Tony Blair will declare today that the Government will not be panicked into policy U-turns by Labour's drubbing in last week's elections.
The Prime Minister will echo Margaret Thatcher's warning that "the lady is not for turning" by saying he will not flinch from taking unpopular decisions that are for the long-term benefit of Britain.
But John Prescott, his deputy, issued a barely coded warning to Mr Blair yesterday when he described Labour's showing in the elections for local authorities and for the mayor of London as "a wake-up call". "We have to listen to people's concerns," he told the MSF union's conference in Harrogate. "We have to enthuse our voters. We have to show we are delivering."
As they began their inquest into Labour's "Black Thursday", senior cabinet ministers agreed that the Government could not afford to be "buffeted around" by the short-term problems that plagued John Major's administration.
Mr Blair will tell the Periodical Publishers Association today: "When we passionately believe something to be right for the country, we see it through for the long term whatever the short-term costs."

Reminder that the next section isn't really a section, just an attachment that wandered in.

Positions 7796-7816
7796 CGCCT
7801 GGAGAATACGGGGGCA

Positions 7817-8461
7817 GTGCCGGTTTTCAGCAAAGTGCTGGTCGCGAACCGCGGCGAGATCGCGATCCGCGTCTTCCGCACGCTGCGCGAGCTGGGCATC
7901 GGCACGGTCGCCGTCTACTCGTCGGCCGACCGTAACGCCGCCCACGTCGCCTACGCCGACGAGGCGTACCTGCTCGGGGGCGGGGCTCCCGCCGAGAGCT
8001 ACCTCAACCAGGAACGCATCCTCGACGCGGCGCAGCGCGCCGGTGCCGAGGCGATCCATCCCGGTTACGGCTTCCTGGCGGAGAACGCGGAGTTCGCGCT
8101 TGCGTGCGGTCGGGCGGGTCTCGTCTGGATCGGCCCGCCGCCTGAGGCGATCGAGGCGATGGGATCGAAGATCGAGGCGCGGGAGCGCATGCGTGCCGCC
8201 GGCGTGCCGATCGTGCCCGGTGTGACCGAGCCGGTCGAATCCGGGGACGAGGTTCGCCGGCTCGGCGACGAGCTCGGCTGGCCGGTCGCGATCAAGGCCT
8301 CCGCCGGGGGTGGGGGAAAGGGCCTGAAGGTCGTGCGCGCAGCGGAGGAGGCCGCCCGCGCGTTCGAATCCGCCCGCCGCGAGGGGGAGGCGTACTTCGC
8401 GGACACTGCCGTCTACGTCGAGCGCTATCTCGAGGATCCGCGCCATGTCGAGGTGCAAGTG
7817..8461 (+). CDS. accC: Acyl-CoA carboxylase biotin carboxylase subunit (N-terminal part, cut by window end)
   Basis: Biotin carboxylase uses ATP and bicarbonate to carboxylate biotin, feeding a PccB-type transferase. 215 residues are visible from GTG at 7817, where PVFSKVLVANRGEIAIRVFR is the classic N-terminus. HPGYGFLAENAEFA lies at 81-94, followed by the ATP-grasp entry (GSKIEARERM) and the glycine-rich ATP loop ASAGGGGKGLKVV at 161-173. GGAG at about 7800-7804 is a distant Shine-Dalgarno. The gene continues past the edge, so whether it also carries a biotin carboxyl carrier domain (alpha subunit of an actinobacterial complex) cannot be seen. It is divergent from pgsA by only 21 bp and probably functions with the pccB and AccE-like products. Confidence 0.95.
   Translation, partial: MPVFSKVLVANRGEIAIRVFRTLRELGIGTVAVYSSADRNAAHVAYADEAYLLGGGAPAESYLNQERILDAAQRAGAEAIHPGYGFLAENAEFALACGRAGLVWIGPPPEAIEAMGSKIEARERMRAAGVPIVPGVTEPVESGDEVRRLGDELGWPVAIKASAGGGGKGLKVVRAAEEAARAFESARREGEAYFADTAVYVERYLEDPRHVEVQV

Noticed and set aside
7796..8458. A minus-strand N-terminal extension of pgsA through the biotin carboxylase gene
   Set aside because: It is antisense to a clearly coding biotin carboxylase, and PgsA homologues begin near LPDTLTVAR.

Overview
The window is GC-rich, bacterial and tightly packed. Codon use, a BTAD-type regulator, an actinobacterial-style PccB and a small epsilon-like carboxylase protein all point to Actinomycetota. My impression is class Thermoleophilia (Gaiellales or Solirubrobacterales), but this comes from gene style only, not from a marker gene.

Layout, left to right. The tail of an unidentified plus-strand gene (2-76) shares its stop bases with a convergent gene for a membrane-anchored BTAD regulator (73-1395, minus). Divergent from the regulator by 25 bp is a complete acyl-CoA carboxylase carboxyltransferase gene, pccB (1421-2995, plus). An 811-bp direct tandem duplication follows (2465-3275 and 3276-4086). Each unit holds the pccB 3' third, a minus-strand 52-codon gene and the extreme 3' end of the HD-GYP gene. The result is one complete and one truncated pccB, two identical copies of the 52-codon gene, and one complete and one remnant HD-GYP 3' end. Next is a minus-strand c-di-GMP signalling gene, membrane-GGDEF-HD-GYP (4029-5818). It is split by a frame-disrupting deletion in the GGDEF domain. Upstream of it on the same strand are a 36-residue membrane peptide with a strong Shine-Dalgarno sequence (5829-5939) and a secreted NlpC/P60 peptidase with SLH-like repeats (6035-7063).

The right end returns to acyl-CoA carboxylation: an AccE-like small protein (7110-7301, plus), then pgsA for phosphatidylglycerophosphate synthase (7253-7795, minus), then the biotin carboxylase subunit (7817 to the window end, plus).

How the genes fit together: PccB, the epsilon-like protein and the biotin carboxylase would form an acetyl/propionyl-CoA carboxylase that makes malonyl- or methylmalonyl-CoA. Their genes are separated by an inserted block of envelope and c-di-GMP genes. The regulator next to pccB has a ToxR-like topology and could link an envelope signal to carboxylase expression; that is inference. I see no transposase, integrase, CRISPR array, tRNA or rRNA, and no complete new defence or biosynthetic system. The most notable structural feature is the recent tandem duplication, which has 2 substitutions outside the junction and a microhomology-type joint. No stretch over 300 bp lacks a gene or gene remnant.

He will make clear ministers would stick to their guns over their controversial plans to partially privatise Britain's air traffic control service.But the Prime Minister will also give a nod in the direction of Labour's heartlands by stressing that tackling poverty remains a priority for the Government.
"If you are wealthy and privileged, Britain has always worked well for you," he will say. "We are changing the country to make it work for those without the breaks of birth or wealth, for those who can't survive the violent swings of boom and bust in the economy, for those who count on rising living standards not for luxuries but to make ends meet."
The "no U-turns" message was reiterated last night by Gordon Brown, the Chancellor, who said in a speech in London: "It is not by populist fixes...but by maintaining stability and seeing through long-term modernisation and principled reforms that we will achieve our goals for full employment, prosperity and social justice."
Mr Brown responded to anger over last month's 75p-a-week rise in the basic state pension by promising that a new tax credit would help old people with incomes just above the level at which they qualify for benefits.
But the Chancellor's tax credit scheme failed to impress Baroness Castle, the former Labour minister, who called for the basic pension to be raised in line with earnings rather than prices.